Computational protein chemistry of p53 and p53 peptides.
Brandt-Rauf-PW; Rosal-RV; Fine-RL; Pincus-MR
Front Biosci 2004 Sep; 9:2778-2787
Computational protein chemistry has potential to contribute to the development of new therapeutic approaches in medicine in several different ways, including indirectly by increasing understanding of the disease-associated changes in protein structure that are mechanistically important, which can have diagnostic implications, as well as directly in designing peptides to counteract the patho-physiologic effects of these changes. Studies of the role of the tumor suppressor protein p53 in the carcinogenic process provide examples of both types of contribution. Computational studies of the effects of mutations in p53 on its structure have provided insights into cancer mechanisms and have served to elucidate potential new diagnostic approaches based on the identification of changes in p53 structure. Computational studies of p53 peptides have contributed to identifying and optimizing the structural characteristics that contribute to their activity in selectively killing cancer cells.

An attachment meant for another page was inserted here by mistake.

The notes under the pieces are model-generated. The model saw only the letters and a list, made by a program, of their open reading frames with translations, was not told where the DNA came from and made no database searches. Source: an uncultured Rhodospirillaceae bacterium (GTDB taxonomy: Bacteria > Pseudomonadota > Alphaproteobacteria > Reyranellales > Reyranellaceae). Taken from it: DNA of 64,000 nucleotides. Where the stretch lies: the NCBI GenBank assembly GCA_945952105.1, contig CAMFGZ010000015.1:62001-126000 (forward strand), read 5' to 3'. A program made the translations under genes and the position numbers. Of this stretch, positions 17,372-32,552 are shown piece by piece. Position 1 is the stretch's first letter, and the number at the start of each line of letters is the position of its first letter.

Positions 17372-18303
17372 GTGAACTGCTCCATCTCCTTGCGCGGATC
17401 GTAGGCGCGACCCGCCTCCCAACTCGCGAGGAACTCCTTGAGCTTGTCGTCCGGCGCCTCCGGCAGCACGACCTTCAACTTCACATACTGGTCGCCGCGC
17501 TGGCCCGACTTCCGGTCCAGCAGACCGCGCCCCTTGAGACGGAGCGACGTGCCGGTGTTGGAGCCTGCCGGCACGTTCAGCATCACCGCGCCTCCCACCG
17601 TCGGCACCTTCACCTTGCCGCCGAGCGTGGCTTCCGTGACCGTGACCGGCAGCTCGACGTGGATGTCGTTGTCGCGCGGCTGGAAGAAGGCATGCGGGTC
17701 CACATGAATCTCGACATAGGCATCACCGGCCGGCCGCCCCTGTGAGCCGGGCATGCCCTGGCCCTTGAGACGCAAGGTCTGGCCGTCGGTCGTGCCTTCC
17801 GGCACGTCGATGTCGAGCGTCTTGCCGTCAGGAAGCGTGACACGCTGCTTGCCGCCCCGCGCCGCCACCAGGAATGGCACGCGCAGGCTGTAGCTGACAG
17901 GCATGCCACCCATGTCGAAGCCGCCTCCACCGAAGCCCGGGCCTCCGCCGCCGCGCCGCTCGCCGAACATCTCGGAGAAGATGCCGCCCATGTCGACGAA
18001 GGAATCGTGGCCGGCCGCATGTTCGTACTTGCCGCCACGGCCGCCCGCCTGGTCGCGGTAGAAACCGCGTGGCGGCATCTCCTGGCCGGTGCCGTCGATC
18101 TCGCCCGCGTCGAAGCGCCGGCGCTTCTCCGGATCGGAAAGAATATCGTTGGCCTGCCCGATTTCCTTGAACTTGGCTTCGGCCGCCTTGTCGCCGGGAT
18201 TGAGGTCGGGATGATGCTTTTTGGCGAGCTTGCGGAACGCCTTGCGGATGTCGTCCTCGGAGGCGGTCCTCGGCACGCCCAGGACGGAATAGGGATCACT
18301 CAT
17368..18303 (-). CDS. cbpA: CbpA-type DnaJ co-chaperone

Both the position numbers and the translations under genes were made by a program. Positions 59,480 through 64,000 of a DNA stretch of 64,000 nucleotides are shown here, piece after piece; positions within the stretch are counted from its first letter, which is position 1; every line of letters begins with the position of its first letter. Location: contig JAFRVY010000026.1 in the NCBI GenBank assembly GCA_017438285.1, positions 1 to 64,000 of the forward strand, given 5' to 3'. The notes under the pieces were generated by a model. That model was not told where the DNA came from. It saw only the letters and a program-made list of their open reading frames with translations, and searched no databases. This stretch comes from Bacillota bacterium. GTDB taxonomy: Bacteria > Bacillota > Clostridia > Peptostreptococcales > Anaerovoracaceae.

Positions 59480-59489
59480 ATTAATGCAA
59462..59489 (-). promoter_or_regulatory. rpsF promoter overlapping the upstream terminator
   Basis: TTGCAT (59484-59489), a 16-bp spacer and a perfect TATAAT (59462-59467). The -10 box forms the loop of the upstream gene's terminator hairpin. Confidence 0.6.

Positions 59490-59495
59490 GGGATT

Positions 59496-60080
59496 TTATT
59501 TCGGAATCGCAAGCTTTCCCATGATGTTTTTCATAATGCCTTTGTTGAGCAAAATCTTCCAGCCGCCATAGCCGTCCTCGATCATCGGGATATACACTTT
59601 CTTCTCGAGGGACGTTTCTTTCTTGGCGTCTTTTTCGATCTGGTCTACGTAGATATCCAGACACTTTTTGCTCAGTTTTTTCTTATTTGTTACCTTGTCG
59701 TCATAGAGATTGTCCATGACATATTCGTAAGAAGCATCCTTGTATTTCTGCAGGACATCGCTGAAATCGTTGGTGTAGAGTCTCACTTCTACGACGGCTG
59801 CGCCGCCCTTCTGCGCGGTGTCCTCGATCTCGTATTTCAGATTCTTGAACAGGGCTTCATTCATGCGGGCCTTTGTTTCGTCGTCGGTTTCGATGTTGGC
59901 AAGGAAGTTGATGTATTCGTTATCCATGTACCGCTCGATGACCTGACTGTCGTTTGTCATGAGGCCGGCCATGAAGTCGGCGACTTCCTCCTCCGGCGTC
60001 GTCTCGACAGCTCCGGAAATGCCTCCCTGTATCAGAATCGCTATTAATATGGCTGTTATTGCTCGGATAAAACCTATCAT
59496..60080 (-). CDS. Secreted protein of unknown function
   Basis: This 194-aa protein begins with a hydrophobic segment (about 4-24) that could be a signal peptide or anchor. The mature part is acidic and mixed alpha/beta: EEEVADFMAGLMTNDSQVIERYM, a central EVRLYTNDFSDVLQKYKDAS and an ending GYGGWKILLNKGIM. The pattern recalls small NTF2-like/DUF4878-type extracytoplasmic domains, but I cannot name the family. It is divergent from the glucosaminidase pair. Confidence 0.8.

Risk-analysis; Epidemiology; Mathematical-models; Exposure-limits; Cancer-rates; Mutagens; Mutagenesis; Computer-models; Medical-research; Medical-sciences
Department of Environmental Health Sciences, Mailman School of Public Health, Columbia University, New York, NY 10032
Frontiers in Bioscience
Department of Environmental Health Sciences, The Mailman School of Public Health, Columbia University, New York, New York